: How deep do you go into motors and repairs



Greer/Dallas
12-08-06, 05:00 PM
I've been doing all my overhauls and repairs since I've been able to use a pair of pliers. I'am starting to go through my 4.6 liter northstar engine, code 9 and not Y in my 93' Elderado and would like to be able get some inside help on tips to beef it up while it's apart and, where to buy either OEM parts or quality reman parts. Never been through a northstar but I don't think it will be too difficult. Thanks for any help here.

codewize
12-08-06, 05:07 PM
Well so far there is only one place that I know of that ever attempted a N* rebuild other than GM, So having said that there are absolutely NO performance upgrades for these engines. Unless you have very very deep pockets.

The N* is a disposable engine. When it need rebuilding it's time to buy a new or reman one. Reman N*'s are NOT easy to find at all and they're not cheep. The Cylinder honing alone has never been duplicated, yes it's that complex.

Greer/Dallas
12-08-06, 05:27 PM
This is what I was afraid of,I tried about 2 yrs. ago and got the same response. I think it has a bad crank and, Caddy told me the 93' crank is different then the 94' and later. My luck, they don't stock any cranks that old and when they did they were $1,200.00 bucks. I found a link through this website from GM that offers parts and long blocks but like you said, a long block was about $8,000.00. So it looks like I'll be putting a micrometer on every piece in it and replacing them only if necessary. I hate sound to skeptical but I just want to make sure I get exactly what is in the engine now and, not later model parts that will interchange with different specs. Man this car ran like no other I've ever had, and have been told 93's were the last yr. before they started tuning them down. Thanks for your input.

Ranger
12-08-06, 06:13 PM
For OEM parts try http://www.gmotors.com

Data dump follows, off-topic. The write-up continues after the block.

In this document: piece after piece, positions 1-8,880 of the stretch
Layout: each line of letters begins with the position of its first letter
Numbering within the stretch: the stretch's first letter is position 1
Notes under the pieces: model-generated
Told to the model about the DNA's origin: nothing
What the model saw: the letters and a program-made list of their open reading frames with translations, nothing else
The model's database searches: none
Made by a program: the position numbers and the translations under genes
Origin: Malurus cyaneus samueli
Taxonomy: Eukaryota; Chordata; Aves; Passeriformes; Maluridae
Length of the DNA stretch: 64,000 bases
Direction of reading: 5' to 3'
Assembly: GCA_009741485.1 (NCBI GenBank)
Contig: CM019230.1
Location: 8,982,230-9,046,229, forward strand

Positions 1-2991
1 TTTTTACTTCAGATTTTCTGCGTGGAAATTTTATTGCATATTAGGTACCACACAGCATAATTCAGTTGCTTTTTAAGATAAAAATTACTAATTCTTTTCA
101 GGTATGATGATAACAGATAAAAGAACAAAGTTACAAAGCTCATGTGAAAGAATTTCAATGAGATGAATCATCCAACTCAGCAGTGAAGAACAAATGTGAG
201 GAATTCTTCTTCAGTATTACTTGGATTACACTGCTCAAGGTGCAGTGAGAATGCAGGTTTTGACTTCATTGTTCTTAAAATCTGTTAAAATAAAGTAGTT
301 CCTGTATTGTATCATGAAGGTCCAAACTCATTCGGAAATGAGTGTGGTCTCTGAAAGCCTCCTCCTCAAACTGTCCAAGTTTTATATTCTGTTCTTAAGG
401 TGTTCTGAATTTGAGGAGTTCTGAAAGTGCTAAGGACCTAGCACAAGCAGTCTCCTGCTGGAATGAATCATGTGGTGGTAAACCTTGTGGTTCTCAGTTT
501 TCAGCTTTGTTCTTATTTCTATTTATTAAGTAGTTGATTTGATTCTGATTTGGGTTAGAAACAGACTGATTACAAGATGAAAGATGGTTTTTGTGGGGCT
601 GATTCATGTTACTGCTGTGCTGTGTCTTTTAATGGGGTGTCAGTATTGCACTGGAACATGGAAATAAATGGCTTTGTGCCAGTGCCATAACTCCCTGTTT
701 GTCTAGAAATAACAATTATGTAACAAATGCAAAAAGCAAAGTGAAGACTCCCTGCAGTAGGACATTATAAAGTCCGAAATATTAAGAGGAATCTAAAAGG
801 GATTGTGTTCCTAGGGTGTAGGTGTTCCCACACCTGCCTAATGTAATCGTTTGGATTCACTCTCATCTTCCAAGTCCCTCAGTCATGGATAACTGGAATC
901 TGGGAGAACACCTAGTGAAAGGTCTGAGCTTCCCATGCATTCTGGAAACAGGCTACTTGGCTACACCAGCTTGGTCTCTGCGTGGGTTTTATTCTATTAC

zonie77
12-08-06, 06:47 PM
Theoretically the N* is just as rebuildable as any other engine. The fact that there is very little parts supply (beside GM) is the reason they are not easily rebuildable.

They are no harder to work on than any other OHC engine.

Too bad the crank is bad. In your case it is a throwaway engine (I hate to use that term on all of them).

codewize
12-08-06, 07:04 PM
Yes parts are available. Just no hot-rod or 'upgrade' parts. As I mentioned previously the key reason why people don't attempt to rebuild them is because they can't duplicate the cross-thatching in the honing pattern.

Brasington Cadillac is great for parts, that would be the above www.gmotors.com

dp102288
12-08-06, 09:27 PM
the key reason why people don't attempt to rebuild them is because they can't duplicate the cross-thatching in the honing pattern.

Damn that sucks. Such a good engine that can't be revived. :(

Greer/Dallas
12-08-06, 10:43 PM
I sure appreciate the input guys, I just hate what I'm hearing even though I already had the gut feeling about this. I saw the website and am going to give them a try. I will keep you guys informed on my progress. Cross my fingers that the crank is not tore up. I rebuild industrial ammonia compressors for a living and sometimes we have our crankshafts turned down ".015" & ".030" and use oversize bearings. have you guys ever heard of GM offering oversized bearings with these engines.

Ranger
12-08-06, 11:03 PM
Why do you think you need to "rebuild" it. Usually the only reason that anyone opens one up is for head gaskets. Lower end is pretty strong and seems to last forever. If the head gaskets where as strong, the damned thing would be indestructable.

Greer/Dallas
12-09-06, 03:28 AM
Well I let my 19 yr. old drive the car and he drove it like it was a race car. I gave him the car when it had 210k miles, and it has roughly 238k miles on it now, and it has a steady knock. But the knock sounds more like it is coming from the top and not the bottom and, it is a knock and not a tap. truthfully though I haven't pulled the oil pan yet, just going by past experiences with my other cars and trucks. Just trying to get as much info. together as I can so when I do go into it and whatever I find, hopefully you guys will have provided me with enough help and direction I will be able get what I need and be back on the road in style again in a reasonable amount of time.

dp102288
12-09-06, 08:35 AM
I say pull some codesz and try to do a diagnostics first. I am not saying opening the Northstar is bad, but maybe it is something that could otherwise be fixed.

For example, you sound like you know motors, but knocking to me could mean 100 different things. See if you can pull the computer trouble codes (if any). But try even if the SES light isn't on.




Edit: after re-reading I guess the engine is already somewhat opened...

codewize
12-09-06, 08:48 AM
It is a race car :suspense: I mean ummmm what a shame.

At that mileage you can't do that to vehicles. Make him pay for the repairs.

Could it be something silly like a steering pump or something. I had an AC compressor sound like a rod knock once. Scared the crap out of me.

billytheshoe
12-09-06, 10:58 AM